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Per Roar Gjerde, appointed as COO Norway and Chile. Photo: Gustav Erik Blaalid.
Per Roar Gjerde, appointed as COO Norway and Chile. Photo: Gustav Erik Blaalid.

The recent regulatory amendments established by the Chilean government “are not enough to make a sustainable industry”, according to the general manager of Marine Harvest Chile, Per Roar Gjerde.

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He added that, “you need predictable and stable regulations to allow Chile to be competitive in the global salmon market, and our current fear is that the suggested new regulations will make it more complicated and costly for the industry”.

According to Diario Financiero, the executive said that new policy to reduce farming densities is not sufficient to ensure the competitiveness of the companies.

In his opinion, another necessary step is the relocation of farms, although he said that these should be more flexible and organized under licenses. “While we share some of the measures, which should be implemented quickly, we also consider other changes as necessary such as the possibility to divide the license. Today, there is an excess of sites, which should be restructured,” he said.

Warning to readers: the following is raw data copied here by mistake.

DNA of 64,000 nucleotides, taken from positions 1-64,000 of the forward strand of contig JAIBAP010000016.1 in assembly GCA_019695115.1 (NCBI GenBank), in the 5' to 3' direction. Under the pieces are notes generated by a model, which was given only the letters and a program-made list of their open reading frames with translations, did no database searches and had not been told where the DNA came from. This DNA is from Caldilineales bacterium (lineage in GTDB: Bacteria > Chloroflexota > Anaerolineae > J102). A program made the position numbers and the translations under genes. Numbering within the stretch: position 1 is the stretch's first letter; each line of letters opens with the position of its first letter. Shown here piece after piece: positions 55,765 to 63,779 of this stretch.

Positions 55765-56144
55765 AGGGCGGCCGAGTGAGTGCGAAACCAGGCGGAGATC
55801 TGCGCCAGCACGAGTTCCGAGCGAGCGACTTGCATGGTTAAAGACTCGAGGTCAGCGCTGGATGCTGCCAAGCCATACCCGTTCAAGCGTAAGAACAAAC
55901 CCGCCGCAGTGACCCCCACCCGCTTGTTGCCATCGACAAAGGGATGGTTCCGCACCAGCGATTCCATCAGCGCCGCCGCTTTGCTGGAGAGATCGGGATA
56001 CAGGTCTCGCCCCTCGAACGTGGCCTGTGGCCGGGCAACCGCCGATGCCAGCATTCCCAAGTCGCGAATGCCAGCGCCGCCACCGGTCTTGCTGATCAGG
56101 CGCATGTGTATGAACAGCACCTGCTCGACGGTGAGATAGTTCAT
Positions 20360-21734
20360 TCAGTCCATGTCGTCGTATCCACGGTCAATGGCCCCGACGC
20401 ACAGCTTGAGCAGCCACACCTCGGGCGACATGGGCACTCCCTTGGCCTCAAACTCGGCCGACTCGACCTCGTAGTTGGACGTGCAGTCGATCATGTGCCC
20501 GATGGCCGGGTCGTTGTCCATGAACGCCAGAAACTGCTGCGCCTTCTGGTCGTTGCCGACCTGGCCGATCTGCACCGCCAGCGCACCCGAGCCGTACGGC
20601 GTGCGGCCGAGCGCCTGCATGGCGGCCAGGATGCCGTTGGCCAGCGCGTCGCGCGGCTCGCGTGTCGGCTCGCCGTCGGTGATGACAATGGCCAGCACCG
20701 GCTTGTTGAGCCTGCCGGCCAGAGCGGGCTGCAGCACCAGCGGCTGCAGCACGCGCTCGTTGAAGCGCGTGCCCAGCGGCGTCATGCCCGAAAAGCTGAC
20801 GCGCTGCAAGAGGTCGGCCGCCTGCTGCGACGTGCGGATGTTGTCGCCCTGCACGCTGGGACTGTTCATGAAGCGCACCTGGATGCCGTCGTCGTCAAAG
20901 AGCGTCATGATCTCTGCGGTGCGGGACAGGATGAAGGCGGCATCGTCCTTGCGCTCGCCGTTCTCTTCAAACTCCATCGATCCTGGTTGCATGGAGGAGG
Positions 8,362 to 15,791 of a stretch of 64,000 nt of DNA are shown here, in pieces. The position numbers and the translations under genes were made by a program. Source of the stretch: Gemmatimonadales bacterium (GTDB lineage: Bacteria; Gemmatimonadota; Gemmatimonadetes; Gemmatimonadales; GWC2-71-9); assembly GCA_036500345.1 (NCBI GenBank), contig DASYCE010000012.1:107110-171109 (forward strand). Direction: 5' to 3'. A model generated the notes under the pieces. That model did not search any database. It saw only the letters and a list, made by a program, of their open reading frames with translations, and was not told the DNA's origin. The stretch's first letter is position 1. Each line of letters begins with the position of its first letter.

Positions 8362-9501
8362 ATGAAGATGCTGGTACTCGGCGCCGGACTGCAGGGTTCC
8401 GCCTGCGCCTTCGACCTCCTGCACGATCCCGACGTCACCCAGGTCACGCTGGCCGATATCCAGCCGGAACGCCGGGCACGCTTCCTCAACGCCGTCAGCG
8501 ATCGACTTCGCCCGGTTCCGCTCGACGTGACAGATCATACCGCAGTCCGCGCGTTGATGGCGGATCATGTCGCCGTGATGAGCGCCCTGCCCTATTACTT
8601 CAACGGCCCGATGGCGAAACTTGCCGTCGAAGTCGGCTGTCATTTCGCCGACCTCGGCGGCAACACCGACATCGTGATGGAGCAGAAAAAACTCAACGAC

Production quota

“In Norway, there is a very simple system with a maximum production, which is administered by each company with licenses. There is no possibility of exceeding the permitted volumes, it is easy to understand, implement and control,” he said.

To do this, Gjerde states that there are five key factors to define a total sustainable salmon biomass for the entire country, “such as 400,000 tonnes and divide this into existing licenses”, he said.

He also said that it is necessary to agree on biological indicators such as maximum lice load and a low level of antibiotics use. “The future growth or reduction should be based on performance as biological indicators. This could be based on performance per site, and of no more than 3 per cent per year,” he said.

 

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